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Wood Refinishing Questions

Posted by haus_proud (My Page) on
Mon, Mar 7, 11 at 22:46

We have an oak kitchen table with a parquet design.When we bought it in the 1960s, it had an almost black stain with a satin finish. All we did to take care of it was wipe it with a damp cloth and sometimes with lemon oil. That finish lasted until about 8 years ago when the acid in some salad dressing damaged it.

We had it professionally refinished. The color was now a dark brown, not like the almost black we had originally, and the satin sheen on the finish looked good. We were told to just wipe it with a damp cloth. Unfortunately, this finish has started to wear off in several places, even though we have been careful to use trivets with hot dishes and placemats.

So we want to refinish the table again and are not sure how to go about it. The finish on there now has aluminum in it -- that's all I know about it. I ihink my preference is to have it restained nearly black as it was originally and finished with a few coats of either polyurethane or really good old fashioned wax.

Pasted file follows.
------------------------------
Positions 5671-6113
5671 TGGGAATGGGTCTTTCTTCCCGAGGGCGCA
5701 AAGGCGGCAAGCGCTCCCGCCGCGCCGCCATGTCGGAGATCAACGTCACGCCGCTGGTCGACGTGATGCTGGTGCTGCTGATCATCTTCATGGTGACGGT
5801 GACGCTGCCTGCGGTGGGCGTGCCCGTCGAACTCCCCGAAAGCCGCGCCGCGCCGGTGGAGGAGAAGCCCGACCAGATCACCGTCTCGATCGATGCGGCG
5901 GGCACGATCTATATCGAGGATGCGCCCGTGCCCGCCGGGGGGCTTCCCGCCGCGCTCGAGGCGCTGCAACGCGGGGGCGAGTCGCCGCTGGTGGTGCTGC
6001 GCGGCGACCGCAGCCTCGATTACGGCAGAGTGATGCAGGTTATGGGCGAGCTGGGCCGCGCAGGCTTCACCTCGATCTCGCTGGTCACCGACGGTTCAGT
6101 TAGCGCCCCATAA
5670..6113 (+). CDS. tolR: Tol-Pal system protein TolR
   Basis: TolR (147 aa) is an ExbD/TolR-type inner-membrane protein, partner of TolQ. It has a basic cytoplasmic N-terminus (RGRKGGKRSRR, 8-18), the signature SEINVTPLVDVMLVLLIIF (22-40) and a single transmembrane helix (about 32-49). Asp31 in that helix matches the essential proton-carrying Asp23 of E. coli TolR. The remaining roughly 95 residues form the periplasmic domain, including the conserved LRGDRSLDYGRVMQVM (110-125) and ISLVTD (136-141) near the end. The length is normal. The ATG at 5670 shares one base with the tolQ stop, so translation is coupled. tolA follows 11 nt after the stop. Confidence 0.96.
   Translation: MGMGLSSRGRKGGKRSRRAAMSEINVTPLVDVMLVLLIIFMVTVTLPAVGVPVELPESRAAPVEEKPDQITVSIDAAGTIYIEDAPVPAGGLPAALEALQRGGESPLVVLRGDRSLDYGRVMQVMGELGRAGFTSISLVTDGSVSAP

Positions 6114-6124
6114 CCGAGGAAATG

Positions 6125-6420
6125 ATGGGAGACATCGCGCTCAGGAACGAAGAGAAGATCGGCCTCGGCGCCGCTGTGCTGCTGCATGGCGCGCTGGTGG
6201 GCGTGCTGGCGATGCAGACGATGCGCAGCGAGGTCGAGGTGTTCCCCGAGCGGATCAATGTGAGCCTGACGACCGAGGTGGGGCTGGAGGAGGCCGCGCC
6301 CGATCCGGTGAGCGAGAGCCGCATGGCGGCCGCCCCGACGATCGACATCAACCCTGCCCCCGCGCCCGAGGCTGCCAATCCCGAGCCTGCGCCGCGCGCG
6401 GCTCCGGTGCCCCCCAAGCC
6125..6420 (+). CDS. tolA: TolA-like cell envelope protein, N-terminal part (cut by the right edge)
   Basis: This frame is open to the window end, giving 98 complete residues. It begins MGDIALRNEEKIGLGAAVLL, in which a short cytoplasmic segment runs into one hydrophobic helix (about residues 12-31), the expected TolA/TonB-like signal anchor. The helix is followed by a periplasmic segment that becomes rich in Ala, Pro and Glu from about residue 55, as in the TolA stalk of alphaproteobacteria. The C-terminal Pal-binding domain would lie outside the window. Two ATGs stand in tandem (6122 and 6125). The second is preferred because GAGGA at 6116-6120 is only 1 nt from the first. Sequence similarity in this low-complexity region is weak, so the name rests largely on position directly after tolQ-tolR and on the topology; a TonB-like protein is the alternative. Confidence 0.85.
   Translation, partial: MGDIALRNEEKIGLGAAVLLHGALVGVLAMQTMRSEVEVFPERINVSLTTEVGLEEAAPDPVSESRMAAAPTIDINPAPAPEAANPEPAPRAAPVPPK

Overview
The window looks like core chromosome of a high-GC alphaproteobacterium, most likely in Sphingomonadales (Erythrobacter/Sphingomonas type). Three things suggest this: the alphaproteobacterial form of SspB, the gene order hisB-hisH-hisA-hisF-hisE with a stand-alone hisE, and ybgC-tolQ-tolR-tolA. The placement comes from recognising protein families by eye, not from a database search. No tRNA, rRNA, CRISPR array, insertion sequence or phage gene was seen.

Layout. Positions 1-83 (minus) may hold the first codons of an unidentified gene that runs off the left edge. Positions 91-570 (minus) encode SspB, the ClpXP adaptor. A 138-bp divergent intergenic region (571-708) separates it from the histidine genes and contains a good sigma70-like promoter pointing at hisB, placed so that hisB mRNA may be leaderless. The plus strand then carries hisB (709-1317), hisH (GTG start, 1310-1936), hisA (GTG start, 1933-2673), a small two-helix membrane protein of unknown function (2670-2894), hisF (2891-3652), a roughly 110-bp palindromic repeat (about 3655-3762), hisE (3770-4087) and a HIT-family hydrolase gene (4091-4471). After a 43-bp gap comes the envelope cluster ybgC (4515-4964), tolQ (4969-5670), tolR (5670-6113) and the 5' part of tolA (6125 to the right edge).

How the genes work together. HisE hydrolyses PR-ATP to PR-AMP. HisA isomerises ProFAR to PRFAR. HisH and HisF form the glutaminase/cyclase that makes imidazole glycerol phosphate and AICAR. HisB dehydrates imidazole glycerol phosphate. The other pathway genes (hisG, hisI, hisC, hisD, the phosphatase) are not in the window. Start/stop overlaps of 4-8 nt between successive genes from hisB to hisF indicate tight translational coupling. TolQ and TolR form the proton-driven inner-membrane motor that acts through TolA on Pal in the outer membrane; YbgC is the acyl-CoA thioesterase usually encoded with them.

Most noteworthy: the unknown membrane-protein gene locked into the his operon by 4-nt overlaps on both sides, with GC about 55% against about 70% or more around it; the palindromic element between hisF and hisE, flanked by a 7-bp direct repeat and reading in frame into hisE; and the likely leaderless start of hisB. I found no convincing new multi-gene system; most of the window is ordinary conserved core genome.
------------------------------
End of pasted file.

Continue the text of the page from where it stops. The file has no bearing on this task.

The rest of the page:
Do professional finishers do this kind of work, or do they just use these quick commercial products that are easy to apply, but don't last long?

If I decide to refinish the table myself, how big a job is it? How messy to strip the old finish, restain and refinish?

Any advice would be helpful. Thanx.


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RE: Wood Refinishing Questions

A large table is a tough first refinishing project to do yourself, stripping it may work out fine, but a large flat surface is difficult for the best of finishers, if you want that "perfect" finish. I suggest trying your hand at finding a small piece of furniture that you can use as a practice piece, then you can decide on doing the table yourself or going to a pro. If you tell a refinisher what you are unhappy about with the existing finish, they will be able to use products you like. Do an internet search on durable table top finishes, visit a couple name brand coating company's website like: Sherwin Williams, Valspar, Varathane, M L Campbell. Just for your info, we use Sherwin Williams Sherwood conversion varnish - water white - dull sheen, over a hi build vinyl sealer. It give the best protection of anything I have found in over 30 years or so.


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